Monday 3 October marks the start of the 2022 Nobel Prize announcements, which will take place from 3 to 10 October. Over the course of the next week, the Nobel Prize Committee will announce this year’s winners in the five Nobel Prize categories of Physics, Chemistry, Physiology or Medicine, Literature, and Peace.
Jane Addams and Emily Greene Balch
In 1931, Addams – WILPF’s first international president – won the prize alongside Columbia University president Nicholas Murray Butler in recognition of their “assiduous effort to revive the ideal of peace and to rekindle the spirit of peace in their own nation and in the whole of mankind.”
Just the second woman to win the Nobel Peace Prize, Addams devoted her life to advocating for universal peace and disarmament. Fearless and outspoken, she was once accused by the FBI of attempting to “emasculate national security” by calling for an end to war and conflict, and was even called “the most dangerous woman in America.”
In 1946, WILPF’s first international secretary, Emily Greene Balch, became the second WILPF member and third woman to win the Nobel Peace Prize for “her lifelong work for the cause of peace.”
Regarded at the time as a dangerous radical by the US government, Balch was a self-professed socialist and anti-war campaigner. She worked closely with Jane Addams during World War I to call for a peaceful solution to the conflict, and remained a devoted member of WILPF from its founding until her death in 1961.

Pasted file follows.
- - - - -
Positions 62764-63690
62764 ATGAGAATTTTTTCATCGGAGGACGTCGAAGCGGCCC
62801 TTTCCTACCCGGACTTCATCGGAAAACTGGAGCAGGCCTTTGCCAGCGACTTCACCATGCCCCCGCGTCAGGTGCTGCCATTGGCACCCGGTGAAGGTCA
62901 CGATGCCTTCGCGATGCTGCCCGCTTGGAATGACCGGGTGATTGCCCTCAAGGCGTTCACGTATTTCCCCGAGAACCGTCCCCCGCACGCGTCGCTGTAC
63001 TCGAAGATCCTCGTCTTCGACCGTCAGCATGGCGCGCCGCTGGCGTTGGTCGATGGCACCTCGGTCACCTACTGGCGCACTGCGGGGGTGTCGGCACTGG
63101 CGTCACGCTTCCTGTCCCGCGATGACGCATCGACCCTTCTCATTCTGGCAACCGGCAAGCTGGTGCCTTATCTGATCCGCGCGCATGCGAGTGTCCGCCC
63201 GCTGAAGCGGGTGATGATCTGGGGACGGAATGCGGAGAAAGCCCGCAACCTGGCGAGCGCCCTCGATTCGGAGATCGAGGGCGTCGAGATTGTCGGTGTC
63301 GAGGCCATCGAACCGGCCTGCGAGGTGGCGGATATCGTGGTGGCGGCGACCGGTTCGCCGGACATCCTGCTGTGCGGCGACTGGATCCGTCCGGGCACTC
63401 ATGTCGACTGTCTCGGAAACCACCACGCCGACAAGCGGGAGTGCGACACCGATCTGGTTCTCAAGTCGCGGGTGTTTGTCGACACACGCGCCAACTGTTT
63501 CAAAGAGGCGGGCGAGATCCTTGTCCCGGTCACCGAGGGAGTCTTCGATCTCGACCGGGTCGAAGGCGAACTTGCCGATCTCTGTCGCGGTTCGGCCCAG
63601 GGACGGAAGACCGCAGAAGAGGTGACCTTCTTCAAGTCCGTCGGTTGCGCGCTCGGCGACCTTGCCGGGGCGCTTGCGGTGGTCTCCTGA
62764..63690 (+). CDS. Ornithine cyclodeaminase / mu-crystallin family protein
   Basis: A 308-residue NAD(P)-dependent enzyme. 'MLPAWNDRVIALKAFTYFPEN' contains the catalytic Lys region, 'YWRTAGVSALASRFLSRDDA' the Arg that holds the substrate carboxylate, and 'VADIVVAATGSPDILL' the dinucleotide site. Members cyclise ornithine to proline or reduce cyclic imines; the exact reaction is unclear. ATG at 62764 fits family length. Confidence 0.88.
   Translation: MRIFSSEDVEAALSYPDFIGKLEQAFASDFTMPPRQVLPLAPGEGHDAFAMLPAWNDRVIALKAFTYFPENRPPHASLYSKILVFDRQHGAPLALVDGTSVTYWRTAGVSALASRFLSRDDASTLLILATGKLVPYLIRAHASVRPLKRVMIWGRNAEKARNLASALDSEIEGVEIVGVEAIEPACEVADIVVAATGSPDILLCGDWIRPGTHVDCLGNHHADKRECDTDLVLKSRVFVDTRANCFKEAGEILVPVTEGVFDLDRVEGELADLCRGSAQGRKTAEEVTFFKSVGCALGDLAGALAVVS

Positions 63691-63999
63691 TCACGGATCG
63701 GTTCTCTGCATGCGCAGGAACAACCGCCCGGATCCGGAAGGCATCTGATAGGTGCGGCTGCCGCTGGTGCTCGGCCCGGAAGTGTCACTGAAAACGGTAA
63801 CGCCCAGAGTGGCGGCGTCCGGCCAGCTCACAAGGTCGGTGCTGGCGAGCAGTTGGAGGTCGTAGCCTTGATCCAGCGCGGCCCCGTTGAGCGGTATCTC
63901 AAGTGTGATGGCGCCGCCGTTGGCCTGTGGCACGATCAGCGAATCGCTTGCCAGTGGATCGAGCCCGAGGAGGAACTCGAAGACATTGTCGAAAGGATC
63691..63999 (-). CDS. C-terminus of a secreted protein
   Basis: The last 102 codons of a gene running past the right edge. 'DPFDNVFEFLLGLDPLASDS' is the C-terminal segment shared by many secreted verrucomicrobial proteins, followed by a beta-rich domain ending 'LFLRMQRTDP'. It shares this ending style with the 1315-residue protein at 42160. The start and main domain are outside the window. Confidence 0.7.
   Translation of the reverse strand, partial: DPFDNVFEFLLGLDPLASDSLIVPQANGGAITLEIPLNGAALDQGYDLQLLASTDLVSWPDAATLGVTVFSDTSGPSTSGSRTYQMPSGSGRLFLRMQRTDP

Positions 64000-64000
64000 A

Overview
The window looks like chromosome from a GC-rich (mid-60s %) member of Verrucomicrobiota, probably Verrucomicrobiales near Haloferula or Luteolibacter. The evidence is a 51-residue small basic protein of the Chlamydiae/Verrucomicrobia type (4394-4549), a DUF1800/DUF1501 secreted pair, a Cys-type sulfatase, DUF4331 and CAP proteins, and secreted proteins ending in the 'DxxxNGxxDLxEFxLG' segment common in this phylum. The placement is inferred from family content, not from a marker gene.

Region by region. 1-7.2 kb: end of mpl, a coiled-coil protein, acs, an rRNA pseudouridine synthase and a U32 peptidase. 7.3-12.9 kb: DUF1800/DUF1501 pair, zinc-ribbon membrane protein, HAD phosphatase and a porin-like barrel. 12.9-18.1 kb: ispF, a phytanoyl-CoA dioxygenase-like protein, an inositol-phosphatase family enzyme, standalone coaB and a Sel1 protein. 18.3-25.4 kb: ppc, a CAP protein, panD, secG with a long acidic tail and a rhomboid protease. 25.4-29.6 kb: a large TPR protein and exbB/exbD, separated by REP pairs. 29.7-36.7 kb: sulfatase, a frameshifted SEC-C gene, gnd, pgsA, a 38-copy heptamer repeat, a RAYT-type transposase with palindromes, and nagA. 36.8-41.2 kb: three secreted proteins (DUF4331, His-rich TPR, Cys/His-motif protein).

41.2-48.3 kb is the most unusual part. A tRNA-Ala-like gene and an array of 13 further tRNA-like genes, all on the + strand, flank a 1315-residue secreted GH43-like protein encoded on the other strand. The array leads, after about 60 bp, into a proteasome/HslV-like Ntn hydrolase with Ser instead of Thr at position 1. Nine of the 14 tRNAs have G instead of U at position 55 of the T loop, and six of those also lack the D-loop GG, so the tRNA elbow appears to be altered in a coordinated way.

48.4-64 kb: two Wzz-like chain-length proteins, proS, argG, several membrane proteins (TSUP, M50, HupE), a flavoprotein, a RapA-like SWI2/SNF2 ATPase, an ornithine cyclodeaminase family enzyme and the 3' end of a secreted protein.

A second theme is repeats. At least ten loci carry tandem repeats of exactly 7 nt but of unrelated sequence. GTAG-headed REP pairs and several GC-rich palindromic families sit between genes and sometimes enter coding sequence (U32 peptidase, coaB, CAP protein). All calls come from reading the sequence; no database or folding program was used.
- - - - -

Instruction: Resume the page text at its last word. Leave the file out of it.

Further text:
The International Campaign to Abolish Nuclear Weapons
WILPF’s history with the Nobel Peace Prize did not end with Emily Greene Balch. In 2017, the International Campaign to Abolish Nuclear Weapons (ICAN) – of which WILPF is an international steering group member – won the prize in recognition of its efforts to drive progress towards a nuclear-free world.
ICAN played a critical role in advocating for the adoption of the Treaty on the Prohibition of Nuclear Weapons, the first legally binding international agreement to outlaw nuclear weapons with the goal of total nuclear disarmament. The Treaty entered into force on 22 January 2021.
Through WILPF’s disarmament programme, Reaching Critical Will, we were proud to be part of these efforts and remain a committed member of ICAN.
WILPF Norway member celebrates and recognises women nominees of the Nobel Peace Prize
In total, Nobel Prizes in all categories have been awarded 609 times to 975 people and organisations since 1901. Of the awardees, just 58 have been women.
In her book Women and the Nobel Peace Prize, long-time WILPF Norway member and professor of political science Ingunn Norderval examines the lives and legacies of 36 women nominees of the Nobel Peace Prize, including Jane Addams and Emily Greene Balch. Norderval also offers analysis of key questions related to peace and the policies of the Nobel Prize Committee as they relate to women.
For more information about WILPF’s history with the Nobel Peace Prize and the movement for feminist peace, access a copy of Norderval’s book and check out WILPF’s Herstory.
Stay tuned for this year’s announcement on 7 October!
We look forward to the announcement of this year’s Nobel Peace Prize winner on 7 October at 11 CEST. Make sure to follow us on Facebook, Twitter, and Instagram, where we’ll be celebrating the 2022 recipient!